Most of us care at least a little bit about a negative review. For me, it’s like stubbing my toe on a low grey filing cabinet that sticks out a little from under a desk; I’m probably going to yelp once per social media outlet, and by the next day things resemble their previous state. I often encounter one piece of advice which is probably best used to calm me from a most scathing takedown, but it’s not where I choose to stop.
“That’s one reader’s opinion. You didn’t write it for them, and what you wrote just didn’t work for them.”
No phrase presented there is factually incorrect, at least in my case, but let’s make sure we aren’t overlooking something important before we shrug off what we don’t want to hear. Readers often share opinions with each other, being socially connected creatures, and you can at least get an idea of what to expect from other readers who are similar to this reader. When you take note of a pattern emerging from various critiques, at the very least, it’s not going to surprise you anymore. I feel it’s less sharp of a “yelp” when I’ve seen it before and have reconciled myself to the meaning.
And when you see opposite critiques, where for example one person says you’re too long winded while another says you’re too abrupt, you get a chuckle out of knowing two different humans can derive vastly different experiences from looking at the same set of words. That’s an important lesson to consider.
My advice today is here to help you take down the “yelp” factor, if you happen to feel it.
If you plotted your feelings after receiving a negative review in a graph, y-axis being subjective units of distress (SUDs) from 0 being not-at-all to 10 being the most horrible experience you can imagine, and x-axis just increments of time marching forward from left to right, you mark where you think the SUDs are and you can connect the dots, drawing a curve (or just draw straight lines between the dots, if you prefer). For most people, bad feelings take a certain energy expenditure to maintain, so you would see the curve go up right when the negative review hits hardest, then the SUDs would generally taper down over time; other things in life take priority and you just have other things to think about instead, hopefully better things. This is all stuff borrowed from my anxiety therapy, by the way, and I feel like it can map over to this context rather cleanly.
What do I do to help that curve collapse a little quicker than it otherwise would?
I have a private blog elsewhere. Some of the things I need to write in it constitute spoilers, and others, awkward feels, so I spare the rest of you from having to look at that. However, this is just the place for what I do next. Here are the steps:
Look for the specific points or phrases that get to you the most. I know these are the last things you want to look at, but they’re the actual issue, not the fact that the review is overall negative. Reviews are words. We can analyze phrases and question meanings; review the review.
What do you feel you were doing with that thing they didn’t like? Do you think they missed your point? Your biggest asset as a writer is that you most likely remember what you meant, especially when faced with a jarring alternate reading.
Write out your thoughts. Write an essay where you address the “problem points”. Affirm what you know you intended to do, but acknowledge the possibility that the reader didn’t pick up on it. If you prefer, consider what you might have done to help the reader pick up on that better, or whether you already think you did enough. Personally, writing helps me try to make my usual recursive thinking a bit more linear, perhaps carrying a thought to an actual conclusion.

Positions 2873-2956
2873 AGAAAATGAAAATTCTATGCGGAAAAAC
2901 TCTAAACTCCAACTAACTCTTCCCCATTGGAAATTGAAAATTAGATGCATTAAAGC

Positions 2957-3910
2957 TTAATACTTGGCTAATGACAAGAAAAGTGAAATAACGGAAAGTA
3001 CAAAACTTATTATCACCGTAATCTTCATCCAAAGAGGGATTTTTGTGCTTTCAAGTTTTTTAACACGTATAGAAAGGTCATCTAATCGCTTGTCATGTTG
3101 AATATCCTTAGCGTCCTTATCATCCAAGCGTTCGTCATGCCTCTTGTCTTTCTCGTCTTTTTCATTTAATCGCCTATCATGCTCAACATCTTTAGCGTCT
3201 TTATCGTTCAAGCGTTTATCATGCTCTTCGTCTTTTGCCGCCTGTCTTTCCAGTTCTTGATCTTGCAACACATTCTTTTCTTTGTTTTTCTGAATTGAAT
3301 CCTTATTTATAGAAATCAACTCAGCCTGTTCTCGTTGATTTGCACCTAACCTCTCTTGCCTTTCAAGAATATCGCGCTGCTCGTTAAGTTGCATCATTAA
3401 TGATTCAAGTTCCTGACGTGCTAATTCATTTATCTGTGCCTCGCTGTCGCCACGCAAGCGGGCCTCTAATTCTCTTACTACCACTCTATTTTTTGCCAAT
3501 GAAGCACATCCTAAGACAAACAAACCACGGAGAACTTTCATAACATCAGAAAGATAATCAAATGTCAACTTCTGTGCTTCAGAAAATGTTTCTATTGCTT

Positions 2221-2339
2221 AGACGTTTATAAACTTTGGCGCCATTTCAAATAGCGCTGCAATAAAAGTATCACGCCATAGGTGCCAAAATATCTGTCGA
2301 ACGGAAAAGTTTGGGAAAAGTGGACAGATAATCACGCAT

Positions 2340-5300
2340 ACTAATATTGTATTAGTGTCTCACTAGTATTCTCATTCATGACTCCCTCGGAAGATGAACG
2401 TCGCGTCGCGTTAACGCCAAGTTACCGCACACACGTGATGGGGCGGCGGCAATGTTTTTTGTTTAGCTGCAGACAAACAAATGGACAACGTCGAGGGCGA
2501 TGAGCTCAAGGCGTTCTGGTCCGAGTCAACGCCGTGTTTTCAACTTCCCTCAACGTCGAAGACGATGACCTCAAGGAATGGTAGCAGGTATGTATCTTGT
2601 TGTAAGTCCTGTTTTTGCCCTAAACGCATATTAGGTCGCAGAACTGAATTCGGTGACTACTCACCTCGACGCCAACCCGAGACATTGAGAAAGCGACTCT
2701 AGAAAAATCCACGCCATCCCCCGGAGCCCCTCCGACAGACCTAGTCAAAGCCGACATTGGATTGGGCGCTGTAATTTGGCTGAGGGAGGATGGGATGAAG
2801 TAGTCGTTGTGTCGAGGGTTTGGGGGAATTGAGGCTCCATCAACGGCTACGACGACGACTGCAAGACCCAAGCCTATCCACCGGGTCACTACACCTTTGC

In my case, the reviewer is reviewing a “finished product” already available on the market. Understand that the text is what it is, and all you have to do is consider what you’d do different in a future project if you’ve zeroed in on any actual room for improvement. If we’re talking about beta reviews and workshops, I don’t think this post properly addresses that context.
The privacy of the blog is important. I prefer not to engage in heated public arguments with reviewers because other reviewers can pick up on the behaviour, and the optics of it… not my thing. Especially if you’re arguing against a reader’s subjective experience with your text, instead of an overlooked fact or blatant misquote. My focus here is to help you feel okay with yourself and what you’ve made, and to get past discouragement in a reasonably quick way.
Unless it’s a very high profile blog, I wouldn’t see the need. For the same reason that reviewers took a while to get to your work, that negative review post might fade into relative obscurity, buried under all those new reviews that push it off page one. If it is a high profile blog, actually, I would be even more careful than that. I would write my private blog post first to make sure I have coherent thoughts to share before going public with them.
One minor reason I prefer to solicit new reviews is because they can push old reviews under the heap. This can be good or bad; glowing reviews can meet the same fate over time, and the outcome of a new review is never guaranteed. If you don’t solicit reviews and just let them naturally come in, a benefit might be that you deal with the “yelp” factor a lot less frequently than I do. However, as far as The Gift-Knight’s Quest and The Crown Princess’ Voyage are concerned, I chose to set up reviews months ago and I’m more concerned with accepting the outcome of my choices.